As the behavioral sciences and neurobiology expand to include a deeper understanding of addiction, new trauma-informed approaches explore how we treat and support those struggling with addiction.
Trauma-informed care operates from the position that most individuals are likely to have experienced trauma at some point in their life. These care models emphasize the need for health and social service providers to develop trauma-sensitive tools and treatments while recognizing the wide range of symptoms affecting a person's physical, mental, social, behavioral, and spiritual life.
And while we know that no treatment plan is one-size-fits-all, an intersection of social, environmental, financial, and yes, trauma-related considerations must be part of effective, long-lasting recovery.
Currently, this is not the case.
We are past the crisis point, and the stakes of expanding meaningful drug treatment options will continue to rise. The National Institute on Drug Abuse reports that over a fifth of patients prescribed opioids for chronic pain misuse them, with 8-12% developing opioid use disorder. Current strategies like criminalization, interrupting supply, and stigmatizing drug use have not diminished the demand for addictive substances. The Centers for Disease Control and Prevention estimates that in the U.S alone, opioid abuse amounts to $78.5 million in yearly costs, accounting for the cost of treatment, lost productivity, and the burden on the criminal justice systems. With another $740 billion in costs related to other addictive substances, both legal and illegal, the problem is not simply going to resolve itself without aggressive intervention.
Without expanding treatment options, which includes how we use technological tools, the problem will only continue to worsen. There are several drug therapies at different levels of FDA approval which, in combination with counseling, target the way the body responds to substances. And modern treatment methods also include timeless practices, such as meditation. For example, Mindful Awareness in Body-oriented Therapy (MABT) trains patients to understand their physical and emotional signals through introspection. But evidence-based maintenance treatment is critical – as is unlocking why so many people turn to dangerous drugs to self-medicate.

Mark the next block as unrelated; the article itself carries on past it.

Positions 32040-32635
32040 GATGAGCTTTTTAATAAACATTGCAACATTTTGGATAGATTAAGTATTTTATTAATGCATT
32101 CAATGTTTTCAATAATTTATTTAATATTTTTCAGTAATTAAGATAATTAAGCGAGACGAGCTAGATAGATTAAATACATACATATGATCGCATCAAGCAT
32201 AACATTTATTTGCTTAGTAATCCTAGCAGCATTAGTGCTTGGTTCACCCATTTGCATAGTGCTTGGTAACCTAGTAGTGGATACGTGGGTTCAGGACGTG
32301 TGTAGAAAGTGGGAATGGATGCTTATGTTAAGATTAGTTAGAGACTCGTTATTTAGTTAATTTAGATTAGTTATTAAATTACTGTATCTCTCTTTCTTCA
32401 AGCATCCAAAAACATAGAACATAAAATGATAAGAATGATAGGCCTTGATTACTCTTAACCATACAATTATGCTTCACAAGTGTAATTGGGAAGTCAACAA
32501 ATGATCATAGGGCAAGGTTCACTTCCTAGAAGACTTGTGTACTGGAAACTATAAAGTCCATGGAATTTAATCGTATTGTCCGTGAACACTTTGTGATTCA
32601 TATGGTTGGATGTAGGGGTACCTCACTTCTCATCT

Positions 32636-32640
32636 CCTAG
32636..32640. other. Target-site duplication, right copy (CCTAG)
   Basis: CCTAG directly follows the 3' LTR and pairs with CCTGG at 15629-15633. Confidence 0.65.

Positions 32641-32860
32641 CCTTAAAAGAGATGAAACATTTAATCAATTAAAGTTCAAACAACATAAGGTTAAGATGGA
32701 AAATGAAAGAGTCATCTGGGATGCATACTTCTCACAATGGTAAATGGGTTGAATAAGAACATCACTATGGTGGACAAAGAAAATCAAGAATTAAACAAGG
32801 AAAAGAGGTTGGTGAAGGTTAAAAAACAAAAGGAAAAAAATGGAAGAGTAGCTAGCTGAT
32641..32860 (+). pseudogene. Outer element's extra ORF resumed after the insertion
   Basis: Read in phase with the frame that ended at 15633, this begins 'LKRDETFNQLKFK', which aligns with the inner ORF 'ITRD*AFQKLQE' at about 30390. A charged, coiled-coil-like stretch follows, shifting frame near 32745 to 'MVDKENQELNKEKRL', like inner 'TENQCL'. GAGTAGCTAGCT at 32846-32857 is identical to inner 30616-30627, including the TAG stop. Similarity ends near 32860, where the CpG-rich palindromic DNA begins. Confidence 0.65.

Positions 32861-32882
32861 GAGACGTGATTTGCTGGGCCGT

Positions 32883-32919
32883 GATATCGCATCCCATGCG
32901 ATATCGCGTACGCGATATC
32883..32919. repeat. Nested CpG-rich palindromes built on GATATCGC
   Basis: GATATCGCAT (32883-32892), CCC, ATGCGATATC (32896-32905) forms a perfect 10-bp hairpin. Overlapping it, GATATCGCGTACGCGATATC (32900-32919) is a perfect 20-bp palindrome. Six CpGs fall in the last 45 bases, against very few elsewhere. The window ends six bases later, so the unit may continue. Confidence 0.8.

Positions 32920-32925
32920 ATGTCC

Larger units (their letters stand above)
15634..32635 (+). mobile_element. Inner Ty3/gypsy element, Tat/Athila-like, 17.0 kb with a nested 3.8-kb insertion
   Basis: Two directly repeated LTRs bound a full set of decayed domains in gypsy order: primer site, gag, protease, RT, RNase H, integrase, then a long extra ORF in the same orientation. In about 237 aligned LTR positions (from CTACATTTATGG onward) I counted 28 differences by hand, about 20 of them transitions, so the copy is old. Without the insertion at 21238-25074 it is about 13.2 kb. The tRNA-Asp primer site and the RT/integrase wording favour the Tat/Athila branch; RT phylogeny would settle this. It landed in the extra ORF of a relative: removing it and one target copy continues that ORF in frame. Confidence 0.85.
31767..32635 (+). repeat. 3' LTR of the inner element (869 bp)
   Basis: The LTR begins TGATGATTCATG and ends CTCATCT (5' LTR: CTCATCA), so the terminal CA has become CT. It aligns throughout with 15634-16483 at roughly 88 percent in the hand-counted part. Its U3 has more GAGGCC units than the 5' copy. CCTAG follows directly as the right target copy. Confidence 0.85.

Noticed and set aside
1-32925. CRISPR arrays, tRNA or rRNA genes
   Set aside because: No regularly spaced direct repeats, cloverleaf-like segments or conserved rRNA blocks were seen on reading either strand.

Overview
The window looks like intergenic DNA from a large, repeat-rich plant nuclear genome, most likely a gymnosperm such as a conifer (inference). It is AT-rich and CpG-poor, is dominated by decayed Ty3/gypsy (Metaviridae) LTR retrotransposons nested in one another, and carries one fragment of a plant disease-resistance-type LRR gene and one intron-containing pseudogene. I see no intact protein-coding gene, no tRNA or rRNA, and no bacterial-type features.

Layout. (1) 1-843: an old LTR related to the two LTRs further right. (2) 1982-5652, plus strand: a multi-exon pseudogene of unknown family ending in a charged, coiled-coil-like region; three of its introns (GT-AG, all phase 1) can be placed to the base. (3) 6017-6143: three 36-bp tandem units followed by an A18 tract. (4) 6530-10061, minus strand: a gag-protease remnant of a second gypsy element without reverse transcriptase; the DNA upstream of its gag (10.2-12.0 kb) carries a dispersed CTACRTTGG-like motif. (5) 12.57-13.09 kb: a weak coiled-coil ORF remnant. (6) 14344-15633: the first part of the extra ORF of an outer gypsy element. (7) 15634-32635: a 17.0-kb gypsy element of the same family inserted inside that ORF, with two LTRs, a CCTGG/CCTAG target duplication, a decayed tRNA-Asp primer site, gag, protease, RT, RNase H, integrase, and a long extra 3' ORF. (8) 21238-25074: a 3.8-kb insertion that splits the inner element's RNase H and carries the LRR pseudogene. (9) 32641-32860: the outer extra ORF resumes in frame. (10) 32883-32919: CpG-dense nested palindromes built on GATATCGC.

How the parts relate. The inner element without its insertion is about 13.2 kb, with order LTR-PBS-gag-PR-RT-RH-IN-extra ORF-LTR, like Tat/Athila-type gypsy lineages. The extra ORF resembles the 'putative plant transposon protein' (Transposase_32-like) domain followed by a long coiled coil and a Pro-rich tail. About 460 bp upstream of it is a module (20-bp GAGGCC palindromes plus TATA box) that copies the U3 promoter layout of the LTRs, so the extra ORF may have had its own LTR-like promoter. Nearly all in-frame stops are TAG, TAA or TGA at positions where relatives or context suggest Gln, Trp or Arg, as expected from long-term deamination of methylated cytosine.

The good news is that there is even more support now available in the form of AI and machine learning. The data tools used by social media companies to gain our attention and try to sell us products are now being deployed to help those working to overcome addiction and uncover emotional patterns.
Addiction and relapse can be a reaction to environmental and social conditions, and when recovery professionals know about the totality of their patients, they can better tailor care plans and even predict the need for intervention. To shift the focus from denial to readiness and to create additional and aggressive trauma-informed therapy when necessary to support new recovery patients, those at risk of relapse, and of course, families and caregivers.